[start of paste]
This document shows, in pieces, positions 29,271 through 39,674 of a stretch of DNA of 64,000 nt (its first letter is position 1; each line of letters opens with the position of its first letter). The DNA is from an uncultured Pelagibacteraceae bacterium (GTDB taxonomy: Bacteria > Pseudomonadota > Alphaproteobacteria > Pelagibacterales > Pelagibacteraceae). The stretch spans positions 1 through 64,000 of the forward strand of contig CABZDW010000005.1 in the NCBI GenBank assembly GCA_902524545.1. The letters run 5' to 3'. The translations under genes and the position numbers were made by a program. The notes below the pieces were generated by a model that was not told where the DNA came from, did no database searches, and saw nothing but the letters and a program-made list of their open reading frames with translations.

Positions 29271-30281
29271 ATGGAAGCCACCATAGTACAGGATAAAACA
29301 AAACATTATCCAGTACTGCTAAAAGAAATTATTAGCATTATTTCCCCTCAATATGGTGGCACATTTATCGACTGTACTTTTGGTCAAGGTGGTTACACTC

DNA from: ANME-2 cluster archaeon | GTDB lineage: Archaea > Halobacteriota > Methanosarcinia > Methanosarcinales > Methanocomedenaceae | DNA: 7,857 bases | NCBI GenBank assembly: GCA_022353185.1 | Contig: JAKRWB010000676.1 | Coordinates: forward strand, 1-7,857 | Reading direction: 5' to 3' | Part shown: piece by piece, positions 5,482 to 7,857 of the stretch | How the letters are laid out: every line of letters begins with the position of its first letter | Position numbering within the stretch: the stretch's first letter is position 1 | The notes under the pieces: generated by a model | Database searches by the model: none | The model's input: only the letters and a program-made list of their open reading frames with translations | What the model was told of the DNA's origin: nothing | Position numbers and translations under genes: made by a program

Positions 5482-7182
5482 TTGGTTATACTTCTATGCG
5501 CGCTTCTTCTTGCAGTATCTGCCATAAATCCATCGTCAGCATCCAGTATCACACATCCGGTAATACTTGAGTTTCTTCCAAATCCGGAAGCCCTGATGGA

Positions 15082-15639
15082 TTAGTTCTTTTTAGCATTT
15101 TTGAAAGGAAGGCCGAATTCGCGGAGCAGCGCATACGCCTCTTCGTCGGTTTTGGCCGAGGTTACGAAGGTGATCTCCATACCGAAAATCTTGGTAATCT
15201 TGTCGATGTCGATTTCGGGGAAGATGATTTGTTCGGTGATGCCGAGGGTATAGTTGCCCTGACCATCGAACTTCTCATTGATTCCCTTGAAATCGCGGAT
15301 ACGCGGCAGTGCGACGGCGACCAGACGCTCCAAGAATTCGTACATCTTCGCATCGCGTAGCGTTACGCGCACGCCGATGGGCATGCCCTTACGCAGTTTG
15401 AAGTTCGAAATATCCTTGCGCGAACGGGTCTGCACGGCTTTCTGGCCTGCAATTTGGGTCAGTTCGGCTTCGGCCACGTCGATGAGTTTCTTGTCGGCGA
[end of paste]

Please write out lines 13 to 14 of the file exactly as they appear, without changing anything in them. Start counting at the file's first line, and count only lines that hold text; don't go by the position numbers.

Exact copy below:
15301 ACGCGGCAGTGCGACGGCGACCAGACGCTCCAAGAATTCGTACATCTTCGCATCGCGTAGCGTTACGCGCACGCCGATGGGCATGCCCTTACGCAGTTTG
15401 AAGTTCGAAATATCCTTGCGCGAACGGGTCTGCACGGCTTTCTGGCCTGCAATTTGGGTCAGTTCGGCTTCGGCCACGTCGATGAGTTTCTTGTCGGCGA